Editors note on our Sustainable Cities series:
2012 marked the first time in human history a majority of the world’s population lived in urban areas. Cities can be major drivers of economic growth and human development, and because city governments are often more politically flexible than national or international institutions, they can also act as laboratories for social innovation. But they can at the same time be centers of disease outbreaks and poverty traps. How successfully cities are able to generate sustainable solutions to their challenges will determine development outcomes for billions of the world’s population. Over the next year our series on Sustainable Cities will showcase how some cities are tackling this problem.
These are not the results of a strange word game. Instead they are two examples of recently unveiled, thought-provoking sustainable design projects.
The first, Poor Little Fishbowl Sink is at its core addressing environmental sustainability: it features a fairly average looking sink with a goldfish in a decorative fishbowl perched atop. As soon as the tap is turned on, the water level in the fishbowl begins to drop. The message is clear: finish washing your hands before the goldfish is left gasping in an empty fishbowl. In the words of the designer Yan Lu, it “offers an emotional way to persuade consumers to think about saving water, by making consumption tangible.” It points to wider issues of excessive water consumption, and future scarcity in our urban water resources.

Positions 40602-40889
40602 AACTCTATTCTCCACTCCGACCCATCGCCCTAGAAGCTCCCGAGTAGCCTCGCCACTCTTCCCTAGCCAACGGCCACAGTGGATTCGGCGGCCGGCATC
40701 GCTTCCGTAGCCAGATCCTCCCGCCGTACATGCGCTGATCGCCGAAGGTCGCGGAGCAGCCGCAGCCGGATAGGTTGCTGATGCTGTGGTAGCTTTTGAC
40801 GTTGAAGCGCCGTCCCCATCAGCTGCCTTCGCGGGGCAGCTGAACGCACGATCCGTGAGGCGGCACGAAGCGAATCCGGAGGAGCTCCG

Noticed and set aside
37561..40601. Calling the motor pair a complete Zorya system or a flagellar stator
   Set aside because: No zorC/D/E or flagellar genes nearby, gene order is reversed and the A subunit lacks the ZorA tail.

The second, Dancing Crosswalk Signal refers to an experimental set-up piloted in Portugal this past summer. Instead of an ordinary crosswalk light, featuring the typical stationary little man made of red LED lights, the stop signal instead displayed a happily dancing man. This dancing man was linked to a real-time dance box located a short distance away, in which passers-by could perform any dance moves of their choice, and the red light man would follow suit. The results included an increased number of pedestrians that actually stopped at the crosswalk for the duration of the red light, with dramatically reduced incidence of jay-walking. The intent here was focused on another facet of urban sustainability: attempting to reduce the number of accidents that occur between cars and pedestrians at these busy crosswalks.
The gasping fish and dancing crosswalk man have in common that they are both visually and emotionally appealing ways aimed at helping people change their behavior, encouraging more sustainable use of natural resources and sustainable co-existence of pedestrians and cars in busy urban areas respectively. The wider discussion this stimulates is one of motivations and outcomes, one of how to create lasting sustainable behavior change. When striving to elicit more desirable behavior from society, to what extent can behavior change result from self-driven, purely ethics-based reasons- that is doing something simply because it is right? Can lasting change realistically come from clever gimmicks like the dancing traffic light? How does the effectiveness of these innovative but unusual strategies compare to more traditional approaches that focus on (de-)incentivizing (un)desirable behavior? Furthermore, if people are doing the “right thing”, how much should the underlying reason or their true personal motivation matter?